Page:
Bush Recalls 1998 Trip to Israel

By Michael Abramowitz
Washington Post Staff Writer
Thursday, January 10, 2008

JERUSALEM, Jan. 9 -- While this week's trip represents the first time President Bush has been to Israel as president, it is not the first time he's ever been here. Bush came here for what turned out to be an enormously important trip in 1998 when he was Texas governor, as he recalled during the arrival ceremony yesterday.

"It's been nearly a decade since I've been in Israel," Bush said. "Truth of the matter is, when I was here last time, I really didn't think I'd be coming back as president of the United States."

That may be true, but certainly the possibility of a Bush presidency was in the air when Bush last came to Israel. An interesting account of Bush's 1998 trip is provided in a new book, "Lost Years: Bush, Sharon and Failure in the Middle East," by Mark Matthews, a former diplomatic and Middle East correspondent for the Baltimore Sun.

As described by Matthews, the November trip was arranged by several prominent Republican Jews with close ties to Bush, including Florida developer Mel Sembler and Houston business executive Fred Zeidman.

The trip took place after Bush was reelected as Texas governor and was beginning to be seen as a likely GOP presidential candidate for 2000. While several other GOP governors joined Bush, it was "clear among Republicans and Israelis that the purpose of the visit was to introduce a likely presidential candidate to Israel's leaders," Matthews writes.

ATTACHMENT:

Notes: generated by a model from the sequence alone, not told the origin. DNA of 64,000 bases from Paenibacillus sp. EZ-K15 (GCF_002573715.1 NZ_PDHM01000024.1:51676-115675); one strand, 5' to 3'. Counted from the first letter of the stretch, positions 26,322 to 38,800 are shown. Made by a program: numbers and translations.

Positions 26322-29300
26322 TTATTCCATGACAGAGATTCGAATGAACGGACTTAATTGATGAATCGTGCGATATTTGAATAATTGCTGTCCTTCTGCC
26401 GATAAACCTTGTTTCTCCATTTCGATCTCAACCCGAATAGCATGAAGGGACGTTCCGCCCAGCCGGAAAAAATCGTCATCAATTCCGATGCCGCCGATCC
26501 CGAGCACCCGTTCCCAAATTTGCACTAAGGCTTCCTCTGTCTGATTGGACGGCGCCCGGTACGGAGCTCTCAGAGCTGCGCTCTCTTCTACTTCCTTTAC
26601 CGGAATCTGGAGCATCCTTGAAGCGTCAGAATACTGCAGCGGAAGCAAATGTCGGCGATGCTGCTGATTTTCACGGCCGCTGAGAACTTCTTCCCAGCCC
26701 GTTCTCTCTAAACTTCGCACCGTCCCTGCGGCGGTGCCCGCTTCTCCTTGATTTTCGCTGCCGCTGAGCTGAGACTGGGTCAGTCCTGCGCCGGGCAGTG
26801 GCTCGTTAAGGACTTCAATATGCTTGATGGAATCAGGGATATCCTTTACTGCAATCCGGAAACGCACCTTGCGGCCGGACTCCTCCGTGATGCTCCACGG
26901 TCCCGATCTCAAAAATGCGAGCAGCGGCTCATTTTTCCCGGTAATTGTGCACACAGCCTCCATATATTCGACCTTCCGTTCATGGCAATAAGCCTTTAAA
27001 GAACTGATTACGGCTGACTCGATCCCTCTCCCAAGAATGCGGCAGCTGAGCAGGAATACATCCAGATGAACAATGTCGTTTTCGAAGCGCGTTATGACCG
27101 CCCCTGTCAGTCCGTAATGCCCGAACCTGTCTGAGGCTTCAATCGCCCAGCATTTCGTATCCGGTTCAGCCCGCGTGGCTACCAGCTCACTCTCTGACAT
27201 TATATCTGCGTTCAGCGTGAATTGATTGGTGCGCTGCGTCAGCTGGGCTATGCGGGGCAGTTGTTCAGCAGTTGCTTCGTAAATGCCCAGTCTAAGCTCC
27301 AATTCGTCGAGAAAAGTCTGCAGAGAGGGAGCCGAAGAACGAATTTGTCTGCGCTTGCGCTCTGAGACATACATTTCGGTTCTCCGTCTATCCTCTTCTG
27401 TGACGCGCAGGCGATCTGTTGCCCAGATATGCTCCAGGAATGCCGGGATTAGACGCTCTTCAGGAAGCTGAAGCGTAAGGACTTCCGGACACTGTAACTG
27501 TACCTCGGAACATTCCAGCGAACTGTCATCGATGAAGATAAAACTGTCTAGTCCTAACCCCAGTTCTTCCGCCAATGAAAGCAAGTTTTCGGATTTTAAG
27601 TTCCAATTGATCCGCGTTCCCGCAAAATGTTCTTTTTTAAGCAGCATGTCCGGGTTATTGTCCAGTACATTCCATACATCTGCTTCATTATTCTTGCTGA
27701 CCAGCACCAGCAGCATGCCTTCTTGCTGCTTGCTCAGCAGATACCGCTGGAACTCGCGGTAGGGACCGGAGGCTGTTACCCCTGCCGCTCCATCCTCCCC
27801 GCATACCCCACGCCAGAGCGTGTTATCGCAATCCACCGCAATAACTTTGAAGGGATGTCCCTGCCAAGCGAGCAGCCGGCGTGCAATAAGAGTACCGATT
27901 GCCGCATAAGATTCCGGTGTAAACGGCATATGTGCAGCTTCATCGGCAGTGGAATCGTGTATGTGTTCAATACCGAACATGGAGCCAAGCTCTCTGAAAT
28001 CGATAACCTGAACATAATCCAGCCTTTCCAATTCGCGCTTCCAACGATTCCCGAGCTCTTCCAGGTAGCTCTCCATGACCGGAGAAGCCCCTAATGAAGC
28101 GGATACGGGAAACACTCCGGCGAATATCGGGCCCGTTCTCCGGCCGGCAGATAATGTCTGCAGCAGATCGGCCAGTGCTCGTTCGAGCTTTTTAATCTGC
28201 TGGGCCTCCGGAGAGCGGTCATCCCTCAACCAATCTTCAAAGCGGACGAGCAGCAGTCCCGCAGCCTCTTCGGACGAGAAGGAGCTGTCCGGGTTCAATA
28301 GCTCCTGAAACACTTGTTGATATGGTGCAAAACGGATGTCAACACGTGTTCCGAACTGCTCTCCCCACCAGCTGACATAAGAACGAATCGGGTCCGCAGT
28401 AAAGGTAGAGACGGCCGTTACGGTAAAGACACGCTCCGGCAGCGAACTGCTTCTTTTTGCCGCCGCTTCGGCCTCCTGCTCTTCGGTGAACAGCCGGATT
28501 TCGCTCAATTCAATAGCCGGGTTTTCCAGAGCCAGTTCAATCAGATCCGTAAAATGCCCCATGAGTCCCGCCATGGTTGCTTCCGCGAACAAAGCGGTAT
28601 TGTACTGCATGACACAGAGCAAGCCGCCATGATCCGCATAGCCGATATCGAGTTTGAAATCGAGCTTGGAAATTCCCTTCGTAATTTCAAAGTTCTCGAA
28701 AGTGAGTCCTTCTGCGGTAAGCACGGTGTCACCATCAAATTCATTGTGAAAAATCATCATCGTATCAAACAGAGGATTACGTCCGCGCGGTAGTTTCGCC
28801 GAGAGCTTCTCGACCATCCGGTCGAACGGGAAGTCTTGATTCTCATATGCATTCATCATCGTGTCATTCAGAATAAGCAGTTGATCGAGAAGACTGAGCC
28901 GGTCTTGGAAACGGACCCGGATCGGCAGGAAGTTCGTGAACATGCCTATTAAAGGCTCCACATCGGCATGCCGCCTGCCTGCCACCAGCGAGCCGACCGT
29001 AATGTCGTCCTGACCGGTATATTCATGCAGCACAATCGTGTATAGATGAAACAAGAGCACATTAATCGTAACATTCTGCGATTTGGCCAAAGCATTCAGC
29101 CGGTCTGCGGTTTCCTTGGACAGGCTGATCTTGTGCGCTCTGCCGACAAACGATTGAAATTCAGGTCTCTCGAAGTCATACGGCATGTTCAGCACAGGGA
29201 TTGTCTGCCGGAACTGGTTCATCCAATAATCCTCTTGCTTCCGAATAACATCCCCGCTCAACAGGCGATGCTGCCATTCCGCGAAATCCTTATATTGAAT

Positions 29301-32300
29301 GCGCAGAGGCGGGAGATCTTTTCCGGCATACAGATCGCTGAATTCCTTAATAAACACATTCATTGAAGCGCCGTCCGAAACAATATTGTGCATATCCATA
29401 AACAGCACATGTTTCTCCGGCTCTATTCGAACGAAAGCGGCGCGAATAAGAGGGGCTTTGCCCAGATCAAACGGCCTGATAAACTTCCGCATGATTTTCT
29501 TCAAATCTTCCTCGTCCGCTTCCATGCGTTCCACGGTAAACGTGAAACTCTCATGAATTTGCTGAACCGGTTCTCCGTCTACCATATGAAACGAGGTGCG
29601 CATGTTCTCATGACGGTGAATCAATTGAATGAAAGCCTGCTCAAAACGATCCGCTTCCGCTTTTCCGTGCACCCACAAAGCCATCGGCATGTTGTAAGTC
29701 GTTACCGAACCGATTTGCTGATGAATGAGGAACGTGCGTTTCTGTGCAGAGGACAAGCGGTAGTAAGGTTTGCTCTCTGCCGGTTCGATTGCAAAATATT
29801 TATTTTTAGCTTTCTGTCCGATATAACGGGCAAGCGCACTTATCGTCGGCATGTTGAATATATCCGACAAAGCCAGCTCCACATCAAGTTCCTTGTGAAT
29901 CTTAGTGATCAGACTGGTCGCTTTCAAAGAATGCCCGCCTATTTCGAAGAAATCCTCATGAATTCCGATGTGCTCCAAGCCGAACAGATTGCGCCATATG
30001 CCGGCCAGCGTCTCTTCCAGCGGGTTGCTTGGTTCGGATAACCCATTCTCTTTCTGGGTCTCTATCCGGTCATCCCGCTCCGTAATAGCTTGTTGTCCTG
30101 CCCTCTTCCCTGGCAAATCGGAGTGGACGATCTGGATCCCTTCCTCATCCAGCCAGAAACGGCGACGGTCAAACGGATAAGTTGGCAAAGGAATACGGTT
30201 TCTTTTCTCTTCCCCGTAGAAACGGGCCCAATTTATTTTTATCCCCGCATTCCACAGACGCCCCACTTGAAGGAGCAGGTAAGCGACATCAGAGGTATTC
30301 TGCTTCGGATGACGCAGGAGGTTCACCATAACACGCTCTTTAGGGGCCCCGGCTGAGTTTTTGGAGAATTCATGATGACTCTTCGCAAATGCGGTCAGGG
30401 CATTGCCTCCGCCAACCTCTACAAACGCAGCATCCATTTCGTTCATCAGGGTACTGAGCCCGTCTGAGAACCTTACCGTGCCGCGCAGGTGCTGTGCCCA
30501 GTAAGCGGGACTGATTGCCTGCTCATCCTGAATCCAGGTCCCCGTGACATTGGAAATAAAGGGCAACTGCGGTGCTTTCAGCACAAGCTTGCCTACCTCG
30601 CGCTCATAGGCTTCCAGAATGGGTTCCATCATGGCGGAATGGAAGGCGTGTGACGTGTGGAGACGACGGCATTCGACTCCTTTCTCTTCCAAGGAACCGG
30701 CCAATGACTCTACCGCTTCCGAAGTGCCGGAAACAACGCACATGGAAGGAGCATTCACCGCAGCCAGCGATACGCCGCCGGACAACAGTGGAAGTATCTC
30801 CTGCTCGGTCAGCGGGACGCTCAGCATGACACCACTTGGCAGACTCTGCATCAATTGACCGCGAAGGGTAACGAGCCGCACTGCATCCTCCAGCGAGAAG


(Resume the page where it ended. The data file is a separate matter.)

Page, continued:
Matthews's account also makes it clear that the trip offered some interesting clues to the future course of Bush's Middle East policy when he became president. Palestinian leader Yasser Arafat was in Washington for a conference during most of Bush's three-day visit, missing what turned out to be perhaps his only real opportunity to meet with the future president, who would shun him after taking office.

Meanwhile, Ariel Sharon, then the new Israeli foreign minister, who had nearly completed a remarkable political comeback, took Bush on one of his trademark helicopter tours, designed to convey what Sharon considered Israel's tenuous security situation.

"They really went very low to show the Jordan River, to show the strategic importance of the ridges overlooking the Jordan River which must be controlled and the narrow waist of the state of Israel," longtime Sharon aide Raanan Gissin told Matthews. "And the president was very much impressed by the geographical dimensions. 'Gee,' he said. 'I never realized that Israel is so small.' "

When Bush was told Israel was less than 10 miles wide at its narrowest, he is said to have quipped that there were driveways in Texas longer than that.

Those close to Bush believe the trip made a very strong impression on the future president and would bond him to the future Israeli prime minister -- and, in the view of Bush's critics, would ultimately tilt the United States away from its role as a more independent broker of Middle East peace.

"The fact is, when he got back from that trip, he said it was absolutely one of the most meaningful experiences of his life," Zeidman said in an interview. "He truly got an understanding of Israel and Israel's security, the result of which is no one has ever been more steadfast in support of Israel."

Speaking of the helicopter trip, Zeidman said: "That really cemented his resolve on the security of the state of Israel. When he got back, he said to me Sharon was a man he could trust."

Sharon has been in a coma for two years, but Bush will meet with his family in Israel today. He recalled the helicopter ride in an interview with the Israeli newspaper Yedioth Ahronoth.

"I can remember so well Prime Minister Sharon pointing to a hill, and he said, this is where I engaged, as a young tank officer, my first battle, and see how far it is to our capital and our civilization. In other words . . . his purpose was to make it clear to me the strategic issues facing Israel. And then we flew over the West Bank, and it was a fascinating moment."


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